Making of America: the Cornell University Library digital library

Posted in history, made in usa on May 15, 2008 by All Conference Vintage

From the website:
Materials accessible here are Cornell University’s library’s
contributions to Making of America (MOA), a digital library of primary sources in American social history from the Antebellum period through Reconstruction. The collection is particularly strong in the subject areas of education, psychology, American history, sociology, religion, and science and technology. This site provides access to 267 monograph volumes and over 100,000 journal articles with 19th century imprints. The project represents a major collaborative endeavor in preservation and electronic access to historical texts.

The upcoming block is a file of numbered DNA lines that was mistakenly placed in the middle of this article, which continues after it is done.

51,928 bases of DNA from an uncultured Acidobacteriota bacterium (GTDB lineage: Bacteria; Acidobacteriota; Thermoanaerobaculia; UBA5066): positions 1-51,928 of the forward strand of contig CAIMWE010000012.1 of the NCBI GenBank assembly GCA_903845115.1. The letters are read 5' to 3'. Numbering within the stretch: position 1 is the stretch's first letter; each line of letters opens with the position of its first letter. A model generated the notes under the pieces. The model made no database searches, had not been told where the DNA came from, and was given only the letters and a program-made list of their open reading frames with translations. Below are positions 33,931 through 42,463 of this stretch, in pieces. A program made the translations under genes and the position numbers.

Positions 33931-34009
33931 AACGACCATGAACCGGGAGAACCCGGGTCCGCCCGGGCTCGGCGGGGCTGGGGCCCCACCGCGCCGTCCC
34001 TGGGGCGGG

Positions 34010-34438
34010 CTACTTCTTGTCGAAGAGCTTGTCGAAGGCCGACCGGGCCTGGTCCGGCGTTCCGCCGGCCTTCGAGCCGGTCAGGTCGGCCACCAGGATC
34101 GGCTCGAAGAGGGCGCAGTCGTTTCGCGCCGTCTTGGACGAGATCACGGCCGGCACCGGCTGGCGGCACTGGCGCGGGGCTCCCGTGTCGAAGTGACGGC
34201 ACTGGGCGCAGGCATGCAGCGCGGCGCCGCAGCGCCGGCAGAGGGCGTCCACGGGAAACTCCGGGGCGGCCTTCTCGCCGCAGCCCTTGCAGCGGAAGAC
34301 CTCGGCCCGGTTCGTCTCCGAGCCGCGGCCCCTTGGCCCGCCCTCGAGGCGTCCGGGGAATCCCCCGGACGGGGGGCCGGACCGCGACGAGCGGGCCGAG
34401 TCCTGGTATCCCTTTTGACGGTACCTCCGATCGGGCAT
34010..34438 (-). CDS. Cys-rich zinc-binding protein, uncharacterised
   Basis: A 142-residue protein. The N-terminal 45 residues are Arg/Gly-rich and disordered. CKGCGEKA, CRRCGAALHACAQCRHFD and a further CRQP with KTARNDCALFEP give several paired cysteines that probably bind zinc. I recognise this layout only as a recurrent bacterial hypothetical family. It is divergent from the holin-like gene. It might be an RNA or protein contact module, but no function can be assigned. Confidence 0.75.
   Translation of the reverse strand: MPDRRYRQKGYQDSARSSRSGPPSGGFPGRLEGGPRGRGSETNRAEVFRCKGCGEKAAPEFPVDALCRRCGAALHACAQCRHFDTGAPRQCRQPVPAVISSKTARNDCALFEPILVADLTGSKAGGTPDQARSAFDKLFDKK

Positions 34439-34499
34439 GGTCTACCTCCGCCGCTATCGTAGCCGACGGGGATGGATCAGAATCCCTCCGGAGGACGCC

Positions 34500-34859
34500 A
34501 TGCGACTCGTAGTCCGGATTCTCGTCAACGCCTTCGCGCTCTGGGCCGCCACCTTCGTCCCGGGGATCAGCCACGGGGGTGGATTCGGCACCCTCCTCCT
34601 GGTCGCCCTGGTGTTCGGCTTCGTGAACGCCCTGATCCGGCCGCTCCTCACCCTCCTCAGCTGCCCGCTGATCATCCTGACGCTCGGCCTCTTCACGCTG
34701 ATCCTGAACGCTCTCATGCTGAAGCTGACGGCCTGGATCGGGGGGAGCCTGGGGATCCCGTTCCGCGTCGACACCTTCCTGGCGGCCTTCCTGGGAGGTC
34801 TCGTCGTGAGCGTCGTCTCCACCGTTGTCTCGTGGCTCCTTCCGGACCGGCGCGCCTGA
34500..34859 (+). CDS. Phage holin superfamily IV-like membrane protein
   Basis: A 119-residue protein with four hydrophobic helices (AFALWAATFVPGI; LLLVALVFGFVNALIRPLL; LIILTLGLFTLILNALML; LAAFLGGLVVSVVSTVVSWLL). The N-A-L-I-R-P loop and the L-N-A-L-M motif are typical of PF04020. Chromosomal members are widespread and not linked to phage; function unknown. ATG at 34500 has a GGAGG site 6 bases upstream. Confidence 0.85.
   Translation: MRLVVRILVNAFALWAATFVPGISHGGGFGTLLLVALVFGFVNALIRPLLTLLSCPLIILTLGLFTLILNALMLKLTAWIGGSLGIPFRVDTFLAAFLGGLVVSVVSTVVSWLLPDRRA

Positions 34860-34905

Wow, this searchable (!) digital library captures what I love about living in the future- it seems as though the sum total of human knowledge and experience is but a few mere keystrokes away. This is a startlingly interesting treasure trove of American history. For example, a cursory seach for “baseball” leads one to the fully digitized copy of the May 1899 issue of The Atlantic monthly, which beyond a brief mention of baseball, also features an article by William James about his pioneering work in the new (at the time) field of psychology and an article by photographer Jacob Riis discussing the aftermath of the publication of How the Other Half Lives in the same issue. Idle searching turns up a wonderful article entitled “In defense of pugilism”, a search for “huckster” turns up an absolutely fascinating article about Peter Idlewild, the railroad king and robber-baron. Tangential searching and reading reveals marvelous turns of phrase around every corner: “going through the gloomy portals of the Tombs”- “the chain of bluffs frowned with batteries on the summit and sides”–“Your average thief looks in the crowd, says Byron, exactly like the rest or rather better”.